Malaysian fisherman shot while fleeing Abu Sayyaf abductors, now critical

Military armoured personnel carriers patrolling a highway in Mindanao. Jari was found critically injured yesterday on Simusa Island. — AFP pic
Military armoured personnel carriers patrolling a highway in Mindanao. Jari was found critically injured yesterday on Simusa Island. — AFP pic

KUALA LUMPUR, April 5 — Malaysian fisherman Jari Abdullah, 34, is fighting for his life after being rescued by Philippine security forces during a gunfire exchange with Abu Sayyaf militants in the southern Philippines yesterday.

Minda News, a Mindanao-based news portal today reported Jari was found critically injured by the Philippine Marine Battalion Landing Team 3 about 4.25pm yesterday on Simusa Island.

The Malaysian hostage was escaping from his Abu Sayyaf captors and had been shot in the head and chest.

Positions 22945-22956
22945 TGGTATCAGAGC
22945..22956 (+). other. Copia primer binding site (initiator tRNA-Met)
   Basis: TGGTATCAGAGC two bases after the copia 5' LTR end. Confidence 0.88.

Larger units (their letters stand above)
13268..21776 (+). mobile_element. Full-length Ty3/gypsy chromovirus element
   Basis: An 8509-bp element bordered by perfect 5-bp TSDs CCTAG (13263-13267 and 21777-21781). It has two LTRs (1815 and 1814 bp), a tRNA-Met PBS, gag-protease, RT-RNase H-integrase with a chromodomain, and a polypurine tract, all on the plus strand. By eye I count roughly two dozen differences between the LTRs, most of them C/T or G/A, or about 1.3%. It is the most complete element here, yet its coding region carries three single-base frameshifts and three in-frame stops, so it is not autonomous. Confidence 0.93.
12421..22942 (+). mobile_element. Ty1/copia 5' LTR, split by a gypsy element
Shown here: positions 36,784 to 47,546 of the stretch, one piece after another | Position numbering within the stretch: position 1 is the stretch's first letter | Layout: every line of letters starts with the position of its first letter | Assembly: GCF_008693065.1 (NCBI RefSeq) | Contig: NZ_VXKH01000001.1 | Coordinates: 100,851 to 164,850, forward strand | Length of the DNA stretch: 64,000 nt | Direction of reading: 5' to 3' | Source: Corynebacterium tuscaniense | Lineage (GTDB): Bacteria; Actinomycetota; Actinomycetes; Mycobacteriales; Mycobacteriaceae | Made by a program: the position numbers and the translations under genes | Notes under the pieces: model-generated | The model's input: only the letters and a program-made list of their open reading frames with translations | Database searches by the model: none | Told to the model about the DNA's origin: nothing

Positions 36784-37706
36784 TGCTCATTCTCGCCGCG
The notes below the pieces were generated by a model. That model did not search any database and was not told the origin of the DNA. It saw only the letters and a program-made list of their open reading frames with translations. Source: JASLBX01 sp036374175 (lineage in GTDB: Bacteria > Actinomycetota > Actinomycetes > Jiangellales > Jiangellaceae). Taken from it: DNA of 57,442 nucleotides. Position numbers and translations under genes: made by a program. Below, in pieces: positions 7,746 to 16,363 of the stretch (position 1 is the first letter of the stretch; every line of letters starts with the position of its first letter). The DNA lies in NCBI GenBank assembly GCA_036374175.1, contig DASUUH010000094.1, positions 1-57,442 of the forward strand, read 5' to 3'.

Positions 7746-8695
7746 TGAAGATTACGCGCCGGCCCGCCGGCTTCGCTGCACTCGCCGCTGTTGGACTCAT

“The kidnap victim tried to escape from his captors during the firefight but was shot by the Abu Sayyaf,” the Philippine daily quoted Western Mindanao Command spokesperson Lt. Col. Gerry Besana saying.

He added that Jari was airlifted to the Kuta Heneral Teodulfo Bautista Hospital in Jolo for medical treatment at about 7pm yesterday.

Jari, a father of three, from a village in Sim-Sim, near Sandakan, Sabah was forcibly taken from a fishing trawler near Pegasus Reef and the Philippines’ Tawi-Tawi chain of islands by the Abu Sayyaf alongside Indonesians Heri Ardiansyah, 19, and Hariadin, 45 last December 15.

According to Minda News, the two Indonesians are still being held captive.

The abductors were reported to have issued a ransom demand in a video clip posted online a few days later, threatening to behead their hostages if their wishes were not met.

The ransom amount was not mentioned. However, Sabah paper The Daily Express cited Indonesian consul-general to Sabah Krishna Djaelani saying on February 13 that the Abu Sayyaf had demanded 10 billion rupiah or RM3 million for their release.

Jari’s wife Nadin Junianti Abdullah, 25, has been reported by several media as having been contacted at least twice for his ransom, and asked the government for help to secure his release.

Sabah police chief Commissioner Datuk Omar Mammah was reported by The Star on February 20 saying Malaysian police were working with their Philippines counterparts to free the hostages.